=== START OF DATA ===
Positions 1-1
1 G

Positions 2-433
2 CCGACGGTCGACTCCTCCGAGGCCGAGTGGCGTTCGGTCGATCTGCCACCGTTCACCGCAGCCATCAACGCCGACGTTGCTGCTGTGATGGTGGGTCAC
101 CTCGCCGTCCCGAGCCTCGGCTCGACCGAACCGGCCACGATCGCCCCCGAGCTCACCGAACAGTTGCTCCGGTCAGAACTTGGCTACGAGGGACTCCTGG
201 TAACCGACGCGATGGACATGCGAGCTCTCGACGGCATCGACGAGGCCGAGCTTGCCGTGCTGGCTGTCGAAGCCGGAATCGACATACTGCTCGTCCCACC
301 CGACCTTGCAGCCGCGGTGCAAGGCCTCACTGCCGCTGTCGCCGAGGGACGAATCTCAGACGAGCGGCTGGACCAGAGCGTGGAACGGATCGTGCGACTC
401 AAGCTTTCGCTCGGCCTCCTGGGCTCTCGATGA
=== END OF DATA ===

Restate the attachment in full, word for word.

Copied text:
Positions 1-1
1 G

Positions 2-433
2 CCGACGGTCGACTCCTCCGAGGCCGAGTGGCGTTCGGTCGATCTGCCACCGTTCACCGCAGCCATCAACGCCGACGTTGCTGCTGTGATGGTGGGTCAC
101 CTCGCCGTCCCGAGCCTCGGCTCGACCGAACCGGCCACGATCGCCCCCGAGCTCACCGAACAGTTGCTCCGGTCAGAACTTGGCTACGAGGGACTCCTGG
201 TAACCGACGCGATGGACATGCGAGCTCTCGACGGCATCGACGAGGCCGAGCTTGCCGTGCTGGCTGTCGAAGCCGGAATCGACATACTGCTCGTCCCACC
301 CGACCTTGCAGCCGCGGTGCAAGGCCTCACTGCCGCTGTCGCCGAGGGACGAATCTCAGACGAGCGGCTGGACCAGAGCGTGGAACGGATCGTGCGACTC
401 AAGCTTTCGCTCGGCCTCCTGGGCTCTCGATGA